We also started collecting relevant data. There's now some really good New South Wales [NSW] and Victorian data showing the woeful rates of radiation oncologist referrals prior to radical prostatectomy. These data are a few years old now but show, for instance, that only 13% of men receiving a radical prostatectomy in NSW had talked to a radiation oncologist prior to their surgery. And we used every opportunity to lobby government. When we had roundtables or other meetings dealing with radiation therapy, particularly at a federal level, the discussions would include the specific situation of prostate cancer explaining how most men missed out on understanding all their treatment options.
The period we were getting active around the prostate cancer issue, four years ago now, coincided with the MBS [Medicare Benefits Schedule] review, in particular review of urological procedures. We decided to use this as another lever to help push urologists, GPs and the pubic in the direction of fully informed decision making. For the radical prostatectomy items, we pushed hard for including an explanatory note in the items stating that best evidence-based care was for men to talk to a radiation oncologist as well as urologist as part of informed decision making, prior to any active treatment starting. It was clearly not the whole answer but designed to push urologists and consumers to think about the ideal of men seeing radiation oncologists.
There was a lot of pushback and many rounds of submissions. The committee chair was a urologist who was very against our proposal. So individually, we approached the other members on the committee who might support us: There were two general practitioners, one radiation oncologist who was obviously on board, and a couple of consumers and leaders of consumer bodies. We lobbied those people individually to help them understand what was at stake for men missing out on knowing their treatment options.
So, there was a lot of education of members on the committees and meeting requests to champion our cause with the ministers of Health and Veterans Affairs. The Chief Medical Officer (and advisor to the minister) was a renal physician and was quite supportive. A combination of all of those things, and raised awareness in the community from Targeting Cancer and other media, built to an acceptance that Medicare should recognize the role of radiation oncologists in providing information to men approaching active treatment for prostate cancer. And it became pretty hard in the end for the Minister not to agree to sign off on inclusion of the statement.
RANZCR, the USANZ and the PCFA issued a joint statement of support to build awareness of the new Medicare schedule for urological items, which included for the first time, the best practice of seeing a rad onc after a prostate cancer diagnosis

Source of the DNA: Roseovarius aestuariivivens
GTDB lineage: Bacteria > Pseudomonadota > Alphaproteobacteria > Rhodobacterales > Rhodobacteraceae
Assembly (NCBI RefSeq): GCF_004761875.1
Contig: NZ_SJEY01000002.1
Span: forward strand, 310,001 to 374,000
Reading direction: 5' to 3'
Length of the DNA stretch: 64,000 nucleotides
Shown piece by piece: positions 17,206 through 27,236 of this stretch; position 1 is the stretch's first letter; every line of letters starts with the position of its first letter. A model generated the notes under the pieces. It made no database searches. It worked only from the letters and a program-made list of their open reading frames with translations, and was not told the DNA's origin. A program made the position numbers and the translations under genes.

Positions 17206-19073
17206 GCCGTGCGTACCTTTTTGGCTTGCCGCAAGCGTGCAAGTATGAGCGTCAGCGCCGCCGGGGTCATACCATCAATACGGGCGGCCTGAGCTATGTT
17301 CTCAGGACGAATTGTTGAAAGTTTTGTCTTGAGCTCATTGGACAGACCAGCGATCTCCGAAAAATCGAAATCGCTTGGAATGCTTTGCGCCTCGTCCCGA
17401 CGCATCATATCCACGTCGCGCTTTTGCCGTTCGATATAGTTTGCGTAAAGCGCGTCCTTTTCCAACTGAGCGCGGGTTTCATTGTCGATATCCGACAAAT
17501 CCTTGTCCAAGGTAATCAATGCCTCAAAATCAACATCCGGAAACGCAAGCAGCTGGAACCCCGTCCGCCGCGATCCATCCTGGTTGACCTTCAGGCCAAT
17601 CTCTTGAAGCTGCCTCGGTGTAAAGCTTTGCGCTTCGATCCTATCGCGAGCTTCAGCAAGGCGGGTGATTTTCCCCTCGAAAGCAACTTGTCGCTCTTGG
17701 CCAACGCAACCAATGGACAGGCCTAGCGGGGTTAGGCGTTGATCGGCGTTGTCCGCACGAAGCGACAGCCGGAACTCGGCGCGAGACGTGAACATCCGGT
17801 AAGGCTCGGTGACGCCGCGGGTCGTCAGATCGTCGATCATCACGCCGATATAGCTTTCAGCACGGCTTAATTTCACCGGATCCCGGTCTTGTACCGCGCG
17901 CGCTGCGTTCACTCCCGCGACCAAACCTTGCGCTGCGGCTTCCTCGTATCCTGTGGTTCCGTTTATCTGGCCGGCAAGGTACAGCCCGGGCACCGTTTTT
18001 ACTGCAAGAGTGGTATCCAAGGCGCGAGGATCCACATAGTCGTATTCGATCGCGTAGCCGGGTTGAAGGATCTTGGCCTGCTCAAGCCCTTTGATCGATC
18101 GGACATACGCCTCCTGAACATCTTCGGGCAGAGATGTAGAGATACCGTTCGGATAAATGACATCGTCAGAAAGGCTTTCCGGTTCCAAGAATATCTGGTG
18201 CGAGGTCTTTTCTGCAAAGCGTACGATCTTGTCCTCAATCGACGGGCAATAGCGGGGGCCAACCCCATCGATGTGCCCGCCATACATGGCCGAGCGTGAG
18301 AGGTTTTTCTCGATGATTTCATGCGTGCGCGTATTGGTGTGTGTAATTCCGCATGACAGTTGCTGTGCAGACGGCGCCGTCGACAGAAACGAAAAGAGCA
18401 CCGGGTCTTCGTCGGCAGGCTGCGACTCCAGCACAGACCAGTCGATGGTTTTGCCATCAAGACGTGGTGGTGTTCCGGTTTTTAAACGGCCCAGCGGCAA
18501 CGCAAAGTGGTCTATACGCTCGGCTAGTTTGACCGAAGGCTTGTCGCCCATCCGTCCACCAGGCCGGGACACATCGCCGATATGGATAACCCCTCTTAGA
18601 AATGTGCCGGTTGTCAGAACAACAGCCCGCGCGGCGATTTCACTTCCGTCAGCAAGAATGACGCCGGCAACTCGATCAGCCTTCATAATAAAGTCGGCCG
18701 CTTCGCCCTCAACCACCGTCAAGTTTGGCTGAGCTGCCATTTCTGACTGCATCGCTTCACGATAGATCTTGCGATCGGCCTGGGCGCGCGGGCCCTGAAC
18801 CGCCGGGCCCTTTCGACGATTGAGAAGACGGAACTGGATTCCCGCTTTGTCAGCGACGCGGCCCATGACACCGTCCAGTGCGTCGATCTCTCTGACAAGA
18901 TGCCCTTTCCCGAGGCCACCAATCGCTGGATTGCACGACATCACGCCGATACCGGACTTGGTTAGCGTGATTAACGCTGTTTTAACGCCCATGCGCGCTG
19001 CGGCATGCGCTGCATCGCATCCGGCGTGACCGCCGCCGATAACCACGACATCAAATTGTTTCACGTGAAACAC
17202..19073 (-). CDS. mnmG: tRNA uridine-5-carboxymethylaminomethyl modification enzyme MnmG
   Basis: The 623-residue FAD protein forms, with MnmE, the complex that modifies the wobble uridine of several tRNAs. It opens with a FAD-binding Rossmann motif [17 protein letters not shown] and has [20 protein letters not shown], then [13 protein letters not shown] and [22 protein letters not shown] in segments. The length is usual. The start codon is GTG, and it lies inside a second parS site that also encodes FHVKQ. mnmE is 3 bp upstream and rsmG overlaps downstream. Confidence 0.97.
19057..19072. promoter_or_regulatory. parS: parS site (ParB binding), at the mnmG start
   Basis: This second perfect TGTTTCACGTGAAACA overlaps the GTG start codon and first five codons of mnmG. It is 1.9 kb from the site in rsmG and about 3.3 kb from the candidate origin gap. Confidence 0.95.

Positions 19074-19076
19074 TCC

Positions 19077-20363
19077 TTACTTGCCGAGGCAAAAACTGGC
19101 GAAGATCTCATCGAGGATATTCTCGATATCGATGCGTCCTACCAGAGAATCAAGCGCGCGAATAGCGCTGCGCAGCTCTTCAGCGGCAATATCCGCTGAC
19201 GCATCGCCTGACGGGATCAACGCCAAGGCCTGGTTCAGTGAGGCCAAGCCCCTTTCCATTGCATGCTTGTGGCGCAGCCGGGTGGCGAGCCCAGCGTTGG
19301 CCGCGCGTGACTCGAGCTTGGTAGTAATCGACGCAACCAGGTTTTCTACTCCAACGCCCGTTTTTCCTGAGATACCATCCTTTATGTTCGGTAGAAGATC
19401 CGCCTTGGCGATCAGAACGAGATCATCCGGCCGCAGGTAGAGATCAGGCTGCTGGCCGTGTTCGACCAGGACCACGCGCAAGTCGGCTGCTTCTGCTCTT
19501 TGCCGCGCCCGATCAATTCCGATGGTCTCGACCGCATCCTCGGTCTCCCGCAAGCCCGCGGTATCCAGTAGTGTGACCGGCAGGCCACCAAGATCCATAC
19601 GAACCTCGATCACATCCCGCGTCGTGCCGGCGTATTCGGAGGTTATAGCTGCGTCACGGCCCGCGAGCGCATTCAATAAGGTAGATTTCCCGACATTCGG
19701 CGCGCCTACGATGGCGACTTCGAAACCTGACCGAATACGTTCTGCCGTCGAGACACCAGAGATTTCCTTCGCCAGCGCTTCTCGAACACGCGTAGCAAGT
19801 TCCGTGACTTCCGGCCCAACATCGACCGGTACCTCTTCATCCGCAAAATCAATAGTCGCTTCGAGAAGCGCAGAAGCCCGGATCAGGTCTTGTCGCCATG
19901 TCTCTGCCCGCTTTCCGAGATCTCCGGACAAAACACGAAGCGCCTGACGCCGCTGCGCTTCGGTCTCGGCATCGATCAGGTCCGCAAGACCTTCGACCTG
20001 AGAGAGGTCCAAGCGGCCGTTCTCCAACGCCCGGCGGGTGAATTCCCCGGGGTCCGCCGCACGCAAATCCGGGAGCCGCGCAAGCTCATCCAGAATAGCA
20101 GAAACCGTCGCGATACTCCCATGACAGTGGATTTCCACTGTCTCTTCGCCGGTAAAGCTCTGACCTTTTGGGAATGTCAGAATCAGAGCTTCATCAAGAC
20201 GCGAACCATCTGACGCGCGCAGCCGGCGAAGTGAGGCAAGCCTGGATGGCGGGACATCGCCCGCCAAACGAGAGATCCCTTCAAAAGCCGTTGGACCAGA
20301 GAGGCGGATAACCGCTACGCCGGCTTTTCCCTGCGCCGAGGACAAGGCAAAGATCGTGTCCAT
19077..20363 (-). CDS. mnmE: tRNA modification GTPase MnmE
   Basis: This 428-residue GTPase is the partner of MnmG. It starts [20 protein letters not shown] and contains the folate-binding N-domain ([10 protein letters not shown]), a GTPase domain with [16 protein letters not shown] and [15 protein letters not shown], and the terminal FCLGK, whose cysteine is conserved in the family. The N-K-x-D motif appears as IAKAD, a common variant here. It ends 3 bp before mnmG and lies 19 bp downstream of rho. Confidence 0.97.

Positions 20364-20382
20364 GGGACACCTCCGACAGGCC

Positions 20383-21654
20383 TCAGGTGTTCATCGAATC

In September last year, the new Medicare schedule for urological items was implemented. Building on that, we worked with the Prostate Cancer Foundation Australia [PCFA], and our College and the urological society to release a joint media statement to promote the change. And we're still in the process of making sure that health professionals and the community know about it. There's a lot of work to do in making sure the recommendation is achieved across the board, but it’s been a big step towards recognizing how prostate cancer treatment decision making should occur.
Dr. Siva: That’s fantastic. I think you've made quite clear how this kind of language in the Medicare explanatory note will make sure that all health care professionals involved are accountable in providing the best outcomes for our patients with prostate cancer. Focusing on that, what is the scope of the problem in 2021, specifically for prostate cancer and beyond? What are the next issues that need to be addressed?
Dr. Turner: In the prostate world, it has been a win, because it's been surprisingly hard to get even the organization's advocating for men with prostate cancer to actually put their money where their mouth is and say it is best for patients to see a radiation oncologist. So, to have the PCFA on board with aligning materials on their website is a game-changer. I think that's very strong, and it gives a lot of sway to consumers seeking out their options.
Interestingly, when we talk about this now, in multidisciplinary communities there are many urological colleagues that say, “Oh, yeah, that was back then. We didn't do it right back then. You know, we're much better at referring people to rad onc now”. So, there is recognition that things should and must change. Patients are also going to push for that change.